I've been wondering when the hysteria about WikiLeaks would start to die back a bit. Of course, with a quarter of a million diplomatic cables being released, something really shocking might yet come to light. But otherwise, what have we found out?
Yeah, people don't say the same things in public that they say in private. Hey, it's not just diplomats. Think about last week's Thanksgiving dinner. Do you think the discussion was no different than what any two people there might say to each other in private? Really?
None of us would like everything in our lives posted for public view. And it's not necessarily because we have something to hide. Some things are just private. (I've often wondered about believers who think that their God, and even their deceased relatives, are watching everything, all the time. How can that sound like a good thing?)
And diplomacy - any kind of negotiation - is a messy business, anyway. It's not simple and it's not neat. But it's far less messy than war, which is the alternative. We just got through eight disastrous years of a presidential administration that liked things simple (even if wrong) and saw everything in black and white. Give me messy negotiations any day!
And I was very glad to see this editorial from the New York Times:
The business of diplomacy is often messy and when private communications become public, it can also be highly embarrassing.
But what struck us, and reassured us, about the latest trove of classified documents released by WikiLeaks was the absence of any real skullduggery. After years of revelations about the Bush administration’s abuses — including the use of torture and kidnappings — much of the Obama administration’s diplomatic wheeling and dealing is appropriate and, at times, downright skillful. ...
The cables also add insight into how the Obama administration has built the case for sanctions against Iran. To win China’s support, it got Saudi Arabia to promise Beijing a steady supply of oil. To win over Russia, it replaced a Bush-era missile defense plan with one that is just as effective that Moscow finds less threatening.
The administration may well be uncomfortable about disclosures of its wheeling and dealing to try to get governments to accept prisoners from Guantánamo Bay, Cuba. Slovenia was told that taking a prisoner was the price for a meeting with President Obama. We wish that the White House had been as energetic and inventive in its attempts to get Congress to shut down the prison.
We were reassured to learn that Washington has been trying to persuade Pakistan to remove nuclear fuel from a reactor so it cannot be diverted for use in a terrorist’s weapon. And that the United States and South Korea are prudently discussing how to handle the potential collapse of North Korea. Disconcertingly, there is no sign that Washington or Seoul knew about the North’s recently disclosed uranium enrichment plant.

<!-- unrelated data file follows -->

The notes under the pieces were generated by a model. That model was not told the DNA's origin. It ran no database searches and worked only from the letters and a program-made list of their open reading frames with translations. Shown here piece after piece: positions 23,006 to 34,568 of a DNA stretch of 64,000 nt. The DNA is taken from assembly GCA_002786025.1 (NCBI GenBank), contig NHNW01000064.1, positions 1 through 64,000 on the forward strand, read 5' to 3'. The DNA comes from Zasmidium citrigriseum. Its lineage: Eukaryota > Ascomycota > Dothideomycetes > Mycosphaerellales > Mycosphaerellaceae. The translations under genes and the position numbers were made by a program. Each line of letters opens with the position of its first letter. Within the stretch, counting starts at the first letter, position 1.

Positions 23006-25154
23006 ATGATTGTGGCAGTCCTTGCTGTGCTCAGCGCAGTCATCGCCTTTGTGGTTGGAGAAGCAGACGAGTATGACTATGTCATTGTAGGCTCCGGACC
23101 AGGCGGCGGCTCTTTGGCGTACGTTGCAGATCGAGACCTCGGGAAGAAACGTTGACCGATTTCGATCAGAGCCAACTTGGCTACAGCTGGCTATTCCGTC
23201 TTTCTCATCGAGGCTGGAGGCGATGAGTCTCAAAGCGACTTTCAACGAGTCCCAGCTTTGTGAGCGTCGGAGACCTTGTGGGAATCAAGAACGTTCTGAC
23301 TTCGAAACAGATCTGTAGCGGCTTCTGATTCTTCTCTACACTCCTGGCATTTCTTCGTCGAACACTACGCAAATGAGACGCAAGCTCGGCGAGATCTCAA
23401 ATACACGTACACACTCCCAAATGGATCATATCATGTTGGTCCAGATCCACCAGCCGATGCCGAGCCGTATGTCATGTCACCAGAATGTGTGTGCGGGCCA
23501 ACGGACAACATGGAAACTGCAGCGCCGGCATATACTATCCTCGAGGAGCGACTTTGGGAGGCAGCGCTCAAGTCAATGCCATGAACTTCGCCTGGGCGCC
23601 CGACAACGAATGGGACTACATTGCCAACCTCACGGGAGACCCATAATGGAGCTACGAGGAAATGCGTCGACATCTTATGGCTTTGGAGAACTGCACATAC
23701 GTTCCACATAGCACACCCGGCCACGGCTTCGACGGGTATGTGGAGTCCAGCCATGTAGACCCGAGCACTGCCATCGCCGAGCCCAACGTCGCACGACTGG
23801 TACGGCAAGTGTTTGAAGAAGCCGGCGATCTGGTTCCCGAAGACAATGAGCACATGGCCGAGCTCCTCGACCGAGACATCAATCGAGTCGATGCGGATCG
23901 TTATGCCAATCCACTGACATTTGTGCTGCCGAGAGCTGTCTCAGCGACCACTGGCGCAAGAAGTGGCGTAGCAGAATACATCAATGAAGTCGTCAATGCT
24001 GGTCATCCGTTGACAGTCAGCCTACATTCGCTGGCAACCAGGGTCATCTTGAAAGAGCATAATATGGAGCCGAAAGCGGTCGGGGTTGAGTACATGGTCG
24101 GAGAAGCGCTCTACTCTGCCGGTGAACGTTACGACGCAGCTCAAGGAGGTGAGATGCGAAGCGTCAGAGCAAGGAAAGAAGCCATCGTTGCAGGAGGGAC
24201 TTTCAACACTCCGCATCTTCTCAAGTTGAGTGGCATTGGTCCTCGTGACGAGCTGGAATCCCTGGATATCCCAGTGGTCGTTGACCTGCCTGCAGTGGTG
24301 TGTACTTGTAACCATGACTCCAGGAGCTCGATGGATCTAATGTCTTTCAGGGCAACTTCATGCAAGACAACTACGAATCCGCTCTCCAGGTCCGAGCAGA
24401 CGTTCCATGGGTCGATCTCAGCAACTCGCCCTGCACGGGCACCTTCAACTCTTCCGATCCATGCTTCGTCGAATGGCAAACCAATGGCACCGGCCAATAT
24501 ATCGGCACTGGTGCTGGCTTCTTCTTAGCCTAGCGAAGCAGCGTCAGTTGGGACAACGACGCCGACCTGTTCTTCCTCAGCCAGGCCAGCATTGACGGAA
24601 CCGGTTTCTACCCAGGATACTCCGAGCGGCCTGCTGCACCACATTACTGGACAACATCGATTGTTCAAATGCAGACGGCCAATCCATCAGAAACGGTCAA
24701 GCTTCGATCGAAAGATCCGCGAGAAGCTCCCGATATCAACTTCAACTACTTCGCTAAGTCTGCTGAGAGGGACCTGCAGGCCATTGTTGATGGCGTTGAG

The Obama administration should definitely be embarrassed by its decision to continue a Bush administration policy directing American diplomats to collect the personal data — including credit card numbers and frequent flier numbers — of foreign officials. That dangerously blurs the distinction between diplomats and spies and is best left to the spies.
There are legitimate reasons for keeping many diplomatic conversations secret. The latest WikiLeaks revelations will cause awkward moments not least because they contain blunt assessments of world leaders. The claim by Secretary of State Hillary Rodham Clinton that the leaks threaten national security seems exaggerated. The documents are valuable because they illuminate American policy in a way that Americans and others deserve to see.
This was embarrassing, just like your personal, private conversations might be embarrassing when repeated around the Thanksgiving dinner table. And it might well make our diplomats' jobs more difficult. But as far as I can tell, it's more titillation than anything. It's private gossip made public, and I guess it's just human nature to be enthralled by that. Embarrassing? Yes. Disastrous? Hardly.
And although I don't like some of the revelations (just like I wouldn't like all of the gossip about me, no doubt), I haven't seen anything really shocking, certainly nothing like the news that America was torturing prisoners of war. For the most part, I guess I'm relieved at how reasonable most of these revelations have been. Does Putin have bad breath? Well, it's not something a diplomat might say in public, for good reason.
Here's Jon Stewart putting all this in hilarious perspective last night:
|The Daily Show With Jon Stewart||Mon - Thurs 11p / 10c|
Laugh, people. If this is the worst it gets, laughter is the only appropriate response.